The Great Resignation has contributed to what was already a shortage in AI and data science talent. As we mentioned in a previous post, studies published by IBM and LinkedIn show that machine learning engineers and data scientists are the fastest growing and most difficult roles to fill. In fact, it takes the average company about five to six months to fill a data science role, and some of these openings remain unfilled for over a year.
Here are some telling statistics on the present state of global AI and data science—including the workforce such initiatives will require—from around the web:
- Gartner: “By the end of 2024, 75% of enterprises will shift from piloting to operationalizing AI, driving a 5X increase in streaming data and analytics infrastructures.”
- McKinsey: “Many executives now realize that AI solutions typically need to be developed or adapted in close collaboration with business users to address real business needs and enable adoption, scale, and real value creation. As a result, we see companies increasingly developing a bench of AI talent and launching training programs to raise the overall analytics acumen across their organizations.”
- Deloitte: “In 2020, for the second time in four years, the number of jobs posted by tech companies for analysis skills—including machine learning (ML), data science, data engineering, and visualization—surpassed traditional skills such as engineering, customer support, marketing and PR, and administration.”
Business Problems Caused by the Talent Shortage
The dearth of AI and data science talent is damaging for business growth. As IoT and AI technologies generate more and more data, that data doesn’t mean much if companies don’t know how to use it effectively. It also means that great ideas often have to be put on the back burner.
This can result not only in lost revenue, but higher-risk decision making, missed opportunities, and even a loss of reputation.
This is exactly why “AI high performers” according to McKinsey, typically employ more AI-related talent—such as data architects, data engineers, and translators—than their counterparts. But how can you find such talent in today’s hiring environment?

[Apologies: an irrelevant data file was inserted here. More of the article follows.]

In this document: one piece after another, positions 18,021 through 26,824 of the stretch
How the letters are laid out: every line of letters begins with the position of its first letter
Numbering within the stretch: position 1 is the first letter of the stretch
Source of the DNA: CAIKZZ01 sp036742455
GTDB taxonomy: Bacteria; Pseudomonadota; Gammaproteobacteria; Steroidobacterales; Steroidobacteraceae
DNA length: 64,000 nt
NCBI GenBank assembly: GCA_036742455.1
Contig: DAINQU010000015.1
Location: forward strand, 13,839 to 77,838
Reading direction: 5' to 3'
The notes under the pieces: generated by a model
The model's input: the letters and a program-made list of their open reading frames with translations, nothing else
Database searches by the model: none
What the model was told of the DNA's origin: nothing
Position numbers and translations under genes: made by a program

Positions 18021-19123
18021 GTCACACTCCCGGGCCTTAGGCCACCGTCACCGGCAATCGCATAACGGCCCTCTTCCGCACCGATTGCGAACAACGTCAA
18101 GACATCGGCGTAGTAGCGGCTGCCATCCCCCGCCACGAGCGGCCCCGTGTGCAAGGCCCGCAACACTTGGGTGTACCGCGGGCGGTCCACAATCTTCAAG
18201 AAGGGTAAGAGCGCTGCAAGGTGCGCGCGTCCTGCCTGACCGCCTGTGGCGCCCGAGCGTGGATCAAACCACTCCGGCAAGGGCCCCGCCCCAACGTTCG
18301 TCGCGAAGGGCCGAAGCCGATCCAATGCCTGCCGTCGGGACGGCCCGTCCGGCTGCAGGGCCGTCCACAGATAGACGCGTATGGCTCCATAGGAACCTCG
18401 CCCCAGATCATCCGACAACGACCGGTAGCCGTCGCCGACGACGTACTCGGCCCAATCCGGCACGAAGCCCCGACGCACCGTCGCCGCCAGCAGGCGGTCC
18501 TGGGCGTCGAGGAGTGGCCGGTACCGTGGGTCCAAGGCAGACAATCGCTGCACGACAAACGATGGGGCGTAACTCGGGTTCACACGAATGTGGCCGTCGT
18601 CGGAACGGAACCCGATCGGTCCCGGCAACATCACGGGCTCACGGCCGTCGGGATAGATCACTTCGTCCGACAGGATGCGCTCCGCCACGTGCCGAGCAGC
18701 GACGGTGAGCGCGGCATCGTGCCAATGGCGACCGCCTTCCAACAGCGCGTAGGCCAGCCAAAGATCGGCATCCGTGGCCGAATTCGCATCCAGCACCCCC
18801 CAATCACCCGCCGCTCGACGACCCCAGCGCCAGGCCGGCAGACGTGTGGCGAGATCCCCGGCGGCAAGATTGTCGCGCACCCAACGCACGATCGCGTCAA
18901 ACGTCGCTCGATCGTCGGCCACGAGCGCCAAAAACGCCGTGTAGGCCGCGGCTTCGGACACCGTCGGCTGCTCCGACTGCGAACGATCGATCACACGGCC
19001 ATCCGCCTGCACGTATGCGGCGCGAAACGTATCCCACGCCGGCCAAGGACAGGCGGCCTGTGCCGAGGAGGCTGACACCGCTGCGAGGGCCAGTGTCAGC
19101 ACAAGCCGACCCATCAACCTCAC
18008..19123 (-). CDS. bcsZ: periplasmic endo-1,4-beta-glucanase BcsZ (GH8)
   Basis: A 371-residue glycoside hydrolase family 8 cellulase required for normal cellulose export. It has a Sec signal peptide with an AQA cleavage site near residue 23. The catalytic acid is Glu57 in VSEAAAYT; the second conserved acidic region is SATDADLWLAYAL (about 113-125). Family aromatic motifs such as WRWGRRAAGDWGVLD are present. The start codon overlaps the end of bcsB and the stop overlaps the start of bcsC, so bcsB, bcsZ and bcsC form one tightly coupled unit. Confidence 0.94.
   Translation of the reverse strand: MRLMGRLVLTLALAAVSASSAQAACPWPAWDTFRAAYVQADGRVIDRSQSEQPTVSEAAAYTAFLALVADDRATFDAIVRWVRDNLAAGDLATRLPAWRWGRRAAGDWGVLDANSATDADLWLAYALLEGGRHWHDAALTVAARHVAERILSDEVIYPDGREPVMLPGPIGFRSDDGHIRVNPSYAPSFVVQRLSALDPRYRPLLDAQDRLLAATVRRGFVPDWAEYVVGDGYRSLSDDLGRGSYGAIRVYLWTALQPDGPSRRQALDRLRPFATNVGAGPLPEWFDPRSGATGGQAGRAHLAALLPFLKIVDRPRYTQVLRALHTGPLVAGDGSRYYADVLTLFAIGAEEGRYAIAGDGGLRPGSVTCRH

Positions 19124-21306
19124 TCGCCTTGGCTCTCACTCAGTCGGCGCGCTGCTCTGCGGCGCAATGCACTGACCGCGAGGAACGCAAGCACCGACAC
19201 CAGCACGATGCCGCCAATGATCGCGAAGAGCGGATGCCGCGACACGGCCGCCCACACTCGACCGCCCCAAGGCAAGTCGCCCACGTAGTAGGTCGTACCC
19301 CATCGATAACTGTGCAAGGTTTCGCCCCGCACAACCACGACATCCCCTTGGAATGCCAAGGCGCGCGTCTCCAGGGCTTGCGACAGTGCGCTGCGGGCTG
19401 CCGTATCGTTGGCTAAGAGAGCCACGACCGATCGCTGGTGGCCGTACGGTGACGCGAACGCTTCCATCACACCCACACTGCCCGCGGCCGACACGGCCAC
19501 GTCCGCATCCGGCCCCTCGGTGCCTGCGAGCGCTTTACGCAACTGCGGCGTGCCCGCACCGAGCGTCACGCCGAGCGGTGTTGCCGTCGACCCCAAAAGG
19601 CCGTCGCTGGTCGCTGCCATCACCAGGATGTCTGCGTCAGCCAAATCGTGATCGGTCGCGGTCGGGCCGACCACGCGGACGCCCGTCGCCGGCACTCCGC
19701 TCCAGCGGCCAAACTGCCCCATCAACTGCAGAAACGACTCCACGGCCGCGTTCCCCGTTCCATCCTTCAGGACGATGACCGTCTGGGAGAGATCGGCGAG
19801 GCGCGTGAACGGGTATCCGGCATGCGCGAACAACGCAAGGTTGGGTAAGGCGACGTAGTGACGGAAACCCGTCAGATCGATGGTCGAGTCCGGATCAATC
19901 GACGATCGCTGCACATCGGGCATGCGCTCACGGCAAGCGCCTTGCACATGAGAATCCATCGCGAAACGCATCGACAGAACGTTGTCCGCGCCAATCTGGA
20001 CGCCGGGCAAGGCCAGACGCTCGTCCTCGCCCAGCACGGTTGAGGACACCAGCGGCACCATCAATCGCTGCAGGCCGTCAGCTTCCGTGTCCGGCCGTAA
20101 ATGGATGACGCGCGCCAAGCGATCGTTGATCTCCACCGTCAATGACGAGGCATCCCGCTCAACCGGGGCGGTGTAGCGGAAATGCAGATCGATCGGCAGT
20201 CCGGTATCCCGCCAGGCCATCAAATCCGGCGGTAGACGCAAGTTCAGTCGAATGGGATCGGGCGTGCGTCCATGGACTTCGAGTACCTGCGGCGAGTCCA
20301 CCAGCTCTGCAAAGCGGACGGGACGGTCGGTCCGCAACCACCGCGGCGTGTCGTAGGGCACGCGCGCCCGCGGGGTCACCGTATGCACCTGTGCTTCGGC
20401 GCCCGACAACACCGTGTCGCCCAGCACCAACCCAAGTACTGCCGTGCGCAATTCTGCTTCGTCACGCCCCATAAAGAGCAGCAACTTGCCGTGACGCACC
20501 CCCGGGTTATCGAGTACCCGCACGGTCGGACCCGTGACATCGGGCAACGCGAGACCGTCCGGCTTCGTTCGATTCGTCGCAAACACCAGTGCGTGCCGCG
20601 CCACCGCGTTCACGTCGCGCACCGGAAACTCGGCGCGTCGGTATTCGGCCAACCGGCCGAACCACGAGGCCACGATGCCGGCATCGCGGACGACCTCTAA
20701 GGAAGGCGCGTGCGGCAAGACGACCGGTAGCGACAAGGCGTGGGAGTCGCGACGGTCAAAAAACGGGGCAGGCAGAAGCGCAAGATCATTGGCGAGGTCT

Well, you could go the traditional route—which is super competitive and time-consuming—or you could go the non-traditional (and, in our eyes, better) route. Let’s take a closer look at each.
How to Find Talent
The Traditional Route
Companies often look for talent that lives within the general vicinity of their offices. This not only shrinks an already tiny talent pool, but also means they might not be hiring the best person for the job. Additionally, if—after spending lots of time and money on the talent search—you are able to find someone, you have to make sure that person stays happy, as qualified engineering talent regularly gets poached by FAANG companies (Facebook, Amazon, Apple, Netflix, and Google).
The Non-Traditional Route
According to our co-founder, Andrew Ng, there simply isn’t enough AI talent in Silicon Valley or even the US. That’s why building a distributed team of remote data analysts and engineers is the way to go, as it can significantly reduce costs and delays in building a highly-qualified engineering team.
Think about it this way: Raw intelligence and tech talent is broadly distributed around the world; this means there are plenty of top engineers living outside of Silicon Valley and traditional tech hubs.
LATAM, for example, is experiencing impressive tech growth, with a burgeoning startup and funding ecosystem. This makes it a perfect place to find excellent tech talent, whether you’re looking for data engineers, machine learning engineers, or data analysts.
This nearshoring solution means talent is able to work the same hours as US time zones, helping US-based companies advance new initiatives and AI capabilities with real-time collaboration and feedback.
This is in contrast to traditional outsourcing, when different time zones can often mean shortened communication windows and adversely affected workflows, efficiency, and productivity. (We go more in-depth into the pros and cons of nearshoring vs. outsourcing in this post.)
Find Top Data Science Talent Today
Looking for tech talent uniquely in Silicon Valley—or even the US, for that matter—isn’t sustainable, ideal, or necessary. Especially in today’s remote-first world, it’s all about ensuring that employees are intelligent, ambitious, and hard-working—not that they live within the vicinity of a company’s headquarters.
Factored is a bi-cultural team that has a deep understanding of and connections to both the US and LATAM in terms of education, business, work culture, and how to build AI businesses. Our talent network has worked in various industries, from fintech and marketing optimization, to supply chain optimization, retail, and more. Our rich set of expertise—not to mention our passion and belief in our mission—can help you build out your tech teams with superior LATAM-based talent.
Don’t let your AI and tech initiatives wait on the shelf collecting dust. Build your company’s competitive advantage faster and more cost-effectively. Use Factored to get started on your projects quickly with the support of high-caliber engineers.
Are you ready to learn how Factored can help? Book a meeting with us to discover how our engineers and analysts can help you solve your hiring needs.